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|Dr. Skip's Corner: K-12 Teaching Adventures @ OSU Engineering|
Kitchen Chemistry: The Chemical Reaction Powered Car
Dr. Skip Rochefort, Ellen Momsen, and Jason Hower
Because there are several "car competitions" happening in March, we decided to feature our own "Chemical Reaction Powered Car" project for all ages. The Chem-E Car Competition is one of those national student competitions sponsored by the American Institute of Chemical Engineers that we have been involved with since its inception about six years ago. We have used "variations on this theme" as an engineering design problem with my Freshman Chemical Engineering Students, high school students, and with 1st grade students. The 1st graders have performed the best...by far!
The concepts involved are: kitchen chemistry (baking soda and vinegar) for the chemical reaction; chemical reactions producing phase changes (gases, liquids, and solids); propulsion; and most importantly engineering design and re-design. We can tell you from personal experience that 1st graders will do design but they will NOT do "re-design." They prefer "destroy and build again"! But (we hope) they do learn from their first designs .
This can be done at home or in the classroom in as much detail (time) as you would like to spend. This is definitely an inquiry-based experiment, and our experience is that the combination of engineering design/build and chemistry makes it attractive to girls and boys of all ages. Have FUN with it!
|Project Objective:||Students will design a car that is powered solely by a chemical reaction and can travel 25 feet.||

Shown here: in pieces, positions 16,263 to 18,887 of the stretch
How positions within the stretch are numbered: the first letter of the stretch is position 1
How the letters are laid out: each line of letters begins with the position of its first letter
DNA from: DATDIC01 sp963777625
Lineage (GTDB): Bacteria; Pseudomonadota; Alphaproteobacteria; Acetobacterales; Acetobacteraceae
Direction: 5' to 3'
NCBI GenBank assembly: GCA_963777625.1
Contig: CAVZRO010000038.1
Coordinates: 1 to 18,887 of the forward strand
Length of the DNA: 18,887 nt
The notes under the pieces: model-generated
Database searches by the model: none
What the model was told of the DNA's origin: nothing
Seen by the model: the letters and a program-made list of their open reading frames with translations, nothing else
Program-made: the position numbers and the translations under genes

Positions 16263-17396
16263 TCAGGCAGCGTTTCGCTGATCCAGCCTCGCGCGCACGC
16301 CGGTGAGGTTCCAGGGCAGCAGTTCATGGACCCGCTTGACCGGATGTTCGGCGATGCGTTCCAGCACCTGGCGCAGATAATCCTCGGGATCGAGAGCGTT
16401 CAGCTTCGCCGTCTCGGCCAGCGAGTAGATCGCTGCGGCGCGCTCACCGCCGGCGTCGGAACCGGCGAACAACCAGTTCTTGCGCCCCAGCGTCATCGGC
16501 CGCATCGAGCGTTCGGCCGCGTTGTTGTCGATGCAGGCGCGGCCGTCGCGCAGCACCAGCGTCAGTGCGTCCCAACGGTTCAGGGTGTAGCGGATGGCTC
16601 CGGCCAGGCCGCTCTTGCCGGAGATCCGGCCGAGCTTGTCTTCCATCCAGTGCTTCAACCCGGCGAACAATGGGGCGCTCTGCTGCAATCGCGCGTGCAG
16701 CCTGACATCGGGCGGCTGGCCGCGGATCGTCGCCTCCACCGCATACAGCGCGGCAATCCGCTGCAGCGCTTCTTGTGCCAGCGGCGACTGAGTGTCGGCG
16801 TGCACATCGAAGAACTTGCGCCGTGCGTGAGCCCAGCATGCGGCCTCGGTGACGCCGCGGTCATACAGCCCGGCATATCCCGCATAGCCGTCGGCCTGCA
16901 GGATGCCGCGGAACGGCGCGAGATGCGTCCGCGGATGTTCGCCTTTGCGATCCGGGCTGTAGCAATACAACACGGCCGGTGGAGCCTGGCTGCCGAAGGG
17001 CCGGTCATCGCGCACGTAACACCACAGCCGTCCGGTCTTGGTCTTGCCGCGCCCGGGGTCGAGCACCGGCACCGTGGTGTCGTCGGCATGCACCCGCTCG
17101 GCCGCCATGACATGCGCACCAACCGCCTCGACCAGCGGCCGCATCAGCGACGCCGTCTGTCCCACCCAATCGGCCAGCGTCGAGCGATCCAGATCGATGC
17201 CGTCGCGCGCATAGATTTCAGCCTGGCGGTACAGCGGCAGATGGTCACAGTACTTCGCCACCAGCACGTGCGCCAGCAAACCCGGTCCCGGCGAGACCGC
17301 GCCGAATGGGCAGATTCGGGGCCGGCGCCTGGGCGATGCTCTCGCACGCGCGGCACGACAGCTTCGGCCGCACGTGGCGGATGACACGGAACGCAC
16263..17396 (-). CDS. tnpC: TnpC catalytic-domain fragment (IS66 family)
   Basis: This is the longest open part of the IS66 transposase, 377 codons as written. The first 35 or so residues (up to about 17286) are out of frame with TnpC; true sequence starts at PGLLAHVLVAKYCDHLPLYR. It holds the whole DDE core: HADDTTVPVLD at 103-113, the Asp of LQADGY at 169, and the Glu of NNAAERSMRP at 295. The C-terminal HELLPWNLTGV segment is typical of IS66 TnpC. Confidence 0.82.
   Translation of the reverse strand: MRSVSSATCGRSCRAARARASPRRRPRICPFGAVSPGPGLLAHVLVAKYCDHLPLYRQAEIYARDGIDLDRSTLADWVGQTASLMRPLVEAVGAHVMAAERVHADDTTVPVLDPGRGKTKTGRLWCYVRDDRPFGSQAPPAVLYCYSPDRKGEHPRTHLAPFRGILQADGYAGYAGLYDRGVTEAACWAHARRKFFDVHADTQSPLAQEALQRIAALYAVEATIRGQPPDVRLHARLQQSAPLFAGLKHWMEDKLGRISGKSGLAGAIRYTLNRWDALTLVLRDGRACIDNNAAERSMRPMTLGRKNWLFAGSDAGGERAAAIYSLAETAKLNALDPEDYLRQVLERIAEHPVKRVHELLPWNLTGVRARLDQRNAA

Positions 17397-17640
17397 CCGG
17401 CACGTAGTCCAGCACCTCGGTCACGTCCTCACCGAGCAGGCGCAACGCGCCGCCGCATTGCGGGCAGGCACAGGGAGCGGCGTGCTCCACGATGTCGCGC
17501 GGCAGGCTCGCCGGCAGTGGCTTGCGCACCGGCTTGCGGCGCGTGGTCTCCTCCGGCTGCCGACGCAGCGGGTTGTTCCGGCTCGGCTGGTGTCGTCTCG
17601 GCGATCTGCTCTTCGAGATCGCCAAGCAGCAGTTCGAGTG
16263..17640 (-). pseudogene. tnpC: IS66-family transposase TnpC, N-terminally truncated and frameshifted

|Car Design:||K'NEX™ or LEGO™ kits and medium size (approx. 750ml) plastic water bottles.|
The cars are powered by Kitchen Chemistry:
The above equations are all representations of the same reaction. It is important to note that for a complete reaction the molar ratio of acetic acid to sodium bicarbonate must be kept constant.
Ingredients: Kitchen Chemistry at its Best!
The third equation above shows the balanced form of the reaction. As noted, the reaction requires one mole of acetic acid and one mole of baking soda to produce one mole of carbon dioxide gas. A mole is a unit like a dozen, a dozen is 12 things and a mole is 602,200,000,000,000,000,000,000 things. For comparison a mole of donut holes would cover the earth and be 5 miles deep. However, a mole of molecules can be a reasonable amount. One mole of water is only 18 ml. Moles are used in chemistry because it allows comparisons to be made regardless of phase or measurement units.
Our goal in this experiment will be to always use excess vinegar to help make sure all the baking soda is dissolved and reacted. Once we understand the chemistry, we will attempt different chemical ratios to produce enough gas to drive our cars approximately 25 feet.
While the exact details of this experiment are quite open, a general procedure is outlined below. Prior to building the cars, it is a good idea to develop an understanding for how much gas will be produced. Thus the procedure is broken into three sections: gas production, car construction, and car operation (distance traveled).
Gas Production (plastic bottle chemistry)